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Costs will rise as vehicles are disqualified for red fuel, say CECA

The Civil Engineering Contractors Association (CECA) has warned that costs will rise as the definition for road surfacing vehicles changes, so far fewer vehicles will qualify for lower taxed 'red' fuel.

The new Her Majesty's Revenue and Customs (HMRC) regulations will come into effect on April 1.

Vehicles losing out will be mainly road-marking vehicles, road sweepers and crash barrier repair vehicles.

"This is because they are either not used in any way connected with surfacing a road, or else have a maximum speed exceeding 20kph," the spokesman said.

Under the new HMRC category of "road surfacing vehicle", vehicles designed only to perform an operation necessary to construct or restore a road, or the surface of a road will qualify.

The vehicles must not carry any load on a public road except what is necessary to propel it, or to operate any machinery built in, or permanently attached to, the vehicle.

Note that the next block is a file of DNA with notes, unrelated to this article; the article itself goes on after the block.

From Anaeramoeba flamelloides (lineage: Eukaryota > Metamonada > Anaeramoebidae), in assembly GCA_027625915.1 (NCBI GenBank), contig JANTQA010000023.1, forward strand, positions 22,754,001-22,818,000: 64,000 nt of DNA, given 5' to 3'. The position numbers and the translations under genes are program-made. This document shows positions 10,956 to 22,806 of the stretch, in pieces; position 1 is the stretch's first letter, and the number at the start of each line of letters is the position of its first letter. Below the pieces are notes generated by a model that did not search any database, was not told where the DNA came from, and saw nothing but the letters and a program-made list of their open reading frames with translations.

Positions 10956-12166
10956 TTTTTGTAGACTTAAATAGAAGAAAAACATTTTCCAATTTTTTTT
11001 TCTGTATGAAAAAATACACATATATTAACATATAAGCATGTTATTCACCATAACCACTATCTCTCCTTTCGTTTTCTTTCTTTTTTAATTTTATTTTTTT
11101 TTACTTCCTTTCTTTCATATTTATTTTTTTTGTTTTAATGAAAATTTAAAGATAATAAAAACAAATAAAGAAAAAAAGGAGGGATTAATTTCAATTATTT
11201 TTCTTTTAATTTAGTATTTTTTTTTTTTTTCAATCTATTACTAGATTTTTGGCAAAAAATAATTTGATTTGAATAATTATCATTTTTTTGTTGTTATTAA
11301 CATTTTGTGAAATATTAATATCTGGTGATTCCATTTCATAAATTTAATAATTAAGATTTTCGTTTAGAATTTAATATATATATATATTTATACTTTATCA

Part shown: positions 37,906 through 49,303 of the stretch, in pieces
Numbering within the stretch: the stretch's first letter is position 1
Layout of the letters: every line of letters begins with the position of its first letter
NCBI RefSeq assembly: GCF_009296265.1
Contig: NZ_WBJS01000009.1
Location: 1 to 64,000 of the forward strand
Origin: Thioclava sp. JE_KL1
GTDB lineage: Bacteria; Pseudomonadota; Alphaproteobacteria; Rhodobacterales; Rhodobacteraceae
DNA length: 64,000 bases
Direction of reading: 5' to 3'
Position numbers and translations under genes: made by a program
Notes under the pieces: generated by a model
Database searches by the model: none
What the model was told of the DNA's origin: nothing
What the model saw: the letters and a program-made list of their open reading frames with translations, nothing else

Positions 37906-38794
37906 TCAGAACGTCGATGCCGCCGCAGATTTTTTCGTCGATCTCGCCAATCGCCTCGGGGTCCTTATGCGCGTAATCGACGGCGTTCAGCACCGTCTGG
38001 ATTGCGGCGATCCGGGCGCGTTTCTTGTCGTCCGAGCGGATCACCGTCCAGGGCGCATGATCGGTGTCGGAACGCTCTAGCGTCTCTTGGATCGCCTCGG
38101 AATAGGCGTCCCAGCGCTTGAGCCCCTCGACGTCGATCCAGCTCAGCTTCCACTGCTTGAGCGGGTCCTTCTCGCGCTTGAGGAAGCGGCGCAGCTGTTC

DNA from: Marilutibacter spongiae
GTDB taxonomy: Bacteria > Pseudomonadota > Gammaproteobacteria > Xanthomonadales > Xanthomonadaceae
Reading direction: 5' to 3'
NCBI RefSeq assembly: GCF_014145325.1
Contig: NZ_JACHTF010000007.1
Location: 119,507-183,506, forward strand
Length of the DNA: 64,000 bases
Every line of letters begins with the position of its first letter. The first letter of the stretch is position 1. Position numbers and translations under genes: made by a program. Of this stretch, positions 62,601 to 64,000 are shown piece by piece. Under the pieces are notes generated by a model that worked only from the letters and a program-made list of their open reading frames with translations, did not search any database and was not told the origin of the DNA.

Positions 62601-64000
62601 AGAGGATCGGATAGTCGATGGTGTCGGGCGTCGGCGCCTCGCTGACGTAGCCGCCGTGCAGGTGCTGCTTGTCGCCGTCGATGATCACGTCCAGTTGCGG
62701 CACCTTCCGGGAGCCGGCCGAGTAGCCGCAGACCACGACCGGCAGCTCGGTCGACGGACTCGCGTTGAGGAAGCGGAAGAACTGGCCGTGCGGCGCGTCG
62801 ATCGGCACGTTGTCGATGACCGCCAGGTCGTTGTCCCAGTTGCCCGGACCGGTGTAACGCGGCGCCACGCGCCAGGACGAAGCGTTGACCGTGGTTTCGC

But there will be a new category for tar sprayers. A vehicle to qualify for this must be designed and permanently built for the purpose – and unable to carry any load other than its own tar.

Director of CECA (North-East), Douglas Kell, which recently sought clarifications from HMRC, says: "Firms often used the cheaper red fuel rather than white in the past where permissible.

"Anyone not complying with the new regulation could risk prosecution and a fine. Since the alternative white diesel fuel costs around 50p a litre more than the red the additional tax raised will not be tiny. Contractors' costs are sure to rise."

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